Lawmakers Are Pushing Visa And Mastercard To Do More To Clamp Down On Consumer Fraud

“It may be technically true that they don’t have an obligation, but it’s a pretty pathetic commitment to the public good of their customers,” Rep. Peter Welch told BuzzFeed News.

Lawmakers are slamming Visa and Mastercard for their hands-off approach to shutting down consumer fraud on their networks and have raised the possibility of legislative action in response to a BuzzFeed News investigation last month.

The investigation found, that though Mastercard and Visa closely track businesses that have been flagged for lying to customers, lying to banks, and breaking the law, they rarely cut those businesses off. Instead, the card networks continue to facilitate the businesses’ transactions and to collect a percentage of every sale.

Visa and Mastercard say that it is the responsibility of banks to take direct action against fraudsters, rarely using the tools they have at their disposal to prevent consumer harm. But lawmakers say this isn’t good enough.

“It may be technically true that they don’t have an obligation, but it’s a pretty pathetic commitment to the public good of their customers,” Rep. Peter Welch, a Democrat who represents Vermont, recently told BuzzFeed News. “Visa and Mastercard actually have the data that puts them in a unique position where they can decide to act to protect consumers against fraud — or they can ignore it and make more money.”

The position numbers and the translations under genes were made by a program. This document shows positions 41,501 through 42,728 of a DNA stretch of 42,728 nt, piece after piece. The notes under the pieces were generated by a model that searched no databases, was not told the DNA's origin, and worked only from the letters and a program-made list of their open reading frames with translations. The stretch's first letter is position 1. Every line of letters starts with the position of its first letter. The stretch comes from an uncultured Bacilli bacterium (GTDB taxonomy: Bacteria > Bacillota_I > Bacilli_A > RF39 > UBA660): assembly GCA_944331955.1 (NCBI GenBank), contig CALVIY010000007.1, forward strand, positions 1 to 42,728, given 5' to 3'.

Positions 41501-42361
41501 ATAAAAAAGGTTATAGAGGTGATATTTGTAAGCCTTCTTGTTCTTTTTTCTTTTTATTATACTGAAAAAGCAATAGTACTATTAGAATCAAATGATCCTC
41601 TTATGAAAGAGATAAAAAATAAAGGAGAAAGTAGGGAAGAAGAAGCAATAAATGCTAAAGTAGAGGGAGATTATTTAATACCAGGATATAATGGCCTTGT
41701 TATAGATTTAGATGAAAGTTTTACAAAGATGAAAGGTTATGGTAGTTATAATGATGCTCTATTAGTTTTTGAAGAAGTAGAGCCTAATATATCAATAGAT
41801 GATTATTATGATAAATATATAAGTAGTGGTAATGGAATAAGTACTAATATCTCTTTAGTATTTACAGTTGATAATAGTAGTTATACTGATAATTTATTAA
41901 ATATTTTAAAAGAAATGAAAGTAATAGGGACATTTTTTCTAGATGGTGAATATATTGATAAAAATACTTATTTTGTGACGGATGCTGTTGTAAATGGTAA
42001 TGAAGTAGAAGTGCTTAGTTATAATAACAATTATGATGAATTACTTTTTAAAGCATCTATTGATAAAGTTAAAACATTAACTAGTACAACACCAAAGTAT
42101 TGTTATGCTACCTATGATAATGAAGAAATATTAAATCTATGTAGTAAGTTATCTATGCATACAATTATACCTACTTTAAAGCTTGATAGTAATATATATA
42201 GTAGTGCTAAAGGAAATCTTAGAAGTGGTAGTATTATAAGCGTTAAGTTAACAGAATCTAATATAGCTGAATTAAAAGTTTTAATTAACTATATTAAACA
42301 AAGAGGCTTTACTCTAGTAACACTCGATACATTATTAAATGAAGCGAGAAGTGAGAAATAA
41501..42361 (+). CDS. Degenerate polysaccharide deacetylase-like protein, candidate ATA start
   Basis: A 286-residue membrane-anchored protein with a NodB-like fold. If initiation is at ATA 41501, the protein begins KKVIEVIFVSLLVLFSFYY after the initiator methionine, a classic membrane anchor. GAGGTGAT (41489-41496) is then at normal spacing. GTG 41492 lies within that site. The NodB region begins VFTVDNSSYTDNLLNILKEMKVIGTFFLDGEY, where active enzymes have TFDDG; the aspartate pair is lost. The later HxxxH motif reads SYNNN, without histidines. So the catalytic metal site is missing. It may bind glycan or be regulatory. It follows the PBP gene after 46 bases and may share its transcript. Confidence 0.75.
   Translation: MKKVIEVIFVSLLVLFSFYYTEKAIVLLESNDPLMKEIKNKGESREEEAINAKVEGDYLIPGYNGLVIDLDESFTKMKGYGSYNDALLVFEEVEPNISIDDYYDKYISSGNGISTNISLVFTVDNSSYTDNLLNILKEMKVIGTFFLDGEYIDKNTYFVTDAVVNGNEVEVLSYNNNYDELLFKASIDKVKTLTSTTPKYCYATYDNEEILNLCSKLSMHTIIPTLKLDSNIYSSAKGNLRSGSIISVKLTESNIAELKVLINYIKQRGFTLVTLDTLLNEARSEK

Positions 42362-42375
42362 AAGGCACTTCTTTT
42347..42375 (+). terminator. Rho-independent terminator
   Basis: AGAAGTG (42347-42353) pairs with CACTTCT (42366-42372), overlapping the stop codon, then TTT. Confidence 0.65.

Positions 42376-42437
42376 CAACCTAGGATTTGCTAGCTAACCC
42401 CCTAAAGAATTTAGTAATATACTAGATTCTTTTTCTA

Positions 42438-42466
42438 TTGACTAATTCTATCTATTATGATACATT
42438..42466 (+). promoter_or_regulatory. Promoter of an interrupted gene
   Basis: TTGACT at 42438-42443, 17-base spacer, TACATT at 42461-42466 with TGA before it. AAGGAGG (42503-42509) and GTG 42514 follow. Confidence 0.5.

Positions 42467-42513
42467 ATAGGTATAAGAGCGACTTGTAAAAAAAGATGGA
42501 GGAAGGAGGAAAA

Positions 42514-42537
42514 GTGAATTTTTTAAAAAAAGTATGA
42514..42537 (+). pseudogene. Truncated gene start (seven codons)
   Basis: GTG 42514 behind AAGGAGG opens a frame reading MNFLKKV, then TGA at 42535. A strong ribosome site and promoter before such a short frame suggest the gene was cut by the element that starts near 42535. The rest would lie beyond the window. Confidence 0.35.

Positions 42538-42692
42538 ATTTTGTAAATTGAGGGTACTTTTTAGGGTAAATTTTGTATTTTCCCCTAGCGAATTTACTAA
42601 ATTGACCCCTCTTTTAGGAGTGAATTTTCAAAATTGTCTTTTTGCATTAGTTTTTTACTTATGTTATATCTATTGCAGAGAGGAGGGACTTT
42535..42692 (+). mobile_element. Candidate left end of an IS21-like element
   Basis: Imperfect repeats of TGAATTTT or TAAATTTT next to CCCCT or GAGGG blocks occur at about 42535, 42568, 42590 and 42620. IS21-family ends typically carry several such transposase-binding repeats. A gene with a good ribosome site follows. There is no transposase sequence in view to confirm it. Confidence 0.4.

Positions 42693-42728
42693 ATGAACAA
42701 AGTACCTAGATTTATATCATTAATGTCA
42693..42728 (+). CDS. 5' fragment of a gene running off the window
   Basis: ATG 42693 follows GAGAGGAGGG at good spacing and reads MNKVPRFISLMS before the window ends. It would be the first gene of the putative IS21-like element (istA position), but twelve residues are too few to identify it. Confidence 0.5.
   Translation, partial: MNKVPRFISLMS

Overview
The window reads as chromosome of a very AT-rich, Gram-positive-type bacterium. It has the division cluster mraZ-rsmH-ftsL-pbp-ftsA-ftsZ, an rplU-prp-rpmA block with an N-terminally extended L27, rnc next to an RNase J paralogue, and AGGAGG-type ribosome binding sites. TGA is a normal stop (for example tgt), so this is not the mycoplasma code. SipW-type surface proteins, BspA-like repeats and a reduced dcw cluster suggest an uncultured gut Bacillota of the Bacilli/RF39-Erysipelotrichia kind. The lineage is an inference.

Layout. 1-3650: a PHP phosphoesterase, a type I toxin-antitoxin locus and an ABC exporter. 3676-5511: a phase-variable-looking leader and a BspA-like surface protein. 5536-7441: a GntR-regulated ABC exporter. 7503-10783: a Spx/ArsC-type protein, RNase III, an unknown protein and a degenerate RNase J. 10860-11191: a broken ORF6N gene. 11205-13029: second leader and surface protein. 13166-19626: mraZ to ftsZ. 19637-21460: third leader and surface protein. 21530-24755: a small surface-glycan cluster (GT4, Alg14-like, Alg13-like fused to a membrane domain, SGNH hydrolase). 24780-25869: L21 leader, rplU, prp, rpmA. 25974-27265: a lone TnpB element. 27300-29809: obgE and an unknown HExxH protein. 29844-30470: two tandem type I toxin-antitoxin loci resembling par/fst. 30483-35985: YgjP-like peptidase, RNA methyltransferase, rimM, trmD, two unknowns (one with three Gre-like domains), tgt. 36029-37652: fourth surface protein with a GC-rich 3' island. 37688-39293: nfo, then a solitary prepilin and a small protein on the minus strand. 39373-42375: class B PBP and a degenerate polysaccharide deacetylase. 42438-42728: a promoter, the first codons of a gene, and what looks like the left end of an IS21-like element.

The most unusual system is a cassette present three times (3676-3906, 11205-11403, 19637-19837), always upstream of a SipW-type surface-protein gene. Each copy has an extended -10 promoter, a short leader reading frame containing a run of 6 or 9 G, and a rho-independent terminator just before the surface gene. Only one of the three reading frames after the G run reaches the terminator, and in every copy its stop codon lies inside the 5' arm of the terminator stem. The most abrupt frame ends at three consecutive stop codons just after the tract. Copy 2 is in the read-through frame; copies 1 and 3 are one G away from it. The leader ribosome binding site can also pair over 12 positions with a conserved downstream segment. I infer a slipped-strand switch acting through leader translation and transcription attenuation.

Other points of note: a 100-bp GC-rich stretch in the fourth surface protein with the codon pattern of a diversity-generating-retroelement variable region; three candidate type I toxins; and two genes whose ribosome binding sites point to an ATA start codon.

Welch has long been an advocate for legislative reform of credit card companies to limit the fees they set for using their networks, noting that the United States faces the highest rates in the world. In March, he penned a letter with Democratic Sen. Dick Durbin of Illinois asking Visa and Mastercard executives to not raise the so-called interchange fee rates during the pandemic.

Durbin told BuzzFeed News in a statement earlier this week that Visa and Mastercard’s failures on consumer harm are “the kinds of problems and misbehavior that can arise in a broken market when dominant companies don’t feel competitive marketplace pressures. That needs to change.”

In 2009, Durbin was successful in setting a cap on debit card fees through legislation referred to as the Durbin amendment. An earlier version of the proposal, which included a cap on credit card fees as well, did not succeed.

Welch said in an interview with BuzzFeed News that the credit card industry is “extremely powerful,” making new legislation difficult, but added that “there has to be some regulatory oversight here.”

Another legislator, Democratic Rep. Jan Schakowsky of Illinois, called the findings of BuzzFeed News’ investigation “troubling,” saying in a statement that the Biden administration “must consider all legal remedies — whether they be derived from consumer protection, banking, or antitrust laws.”

Schakowsky is chair of the consumer protection subcommittee on the House Committee on Energy and Commerce. “If these laws aren’t adequate, Congress should be eager to ensure that this regulatory loophole is closed swiftly,” she added.

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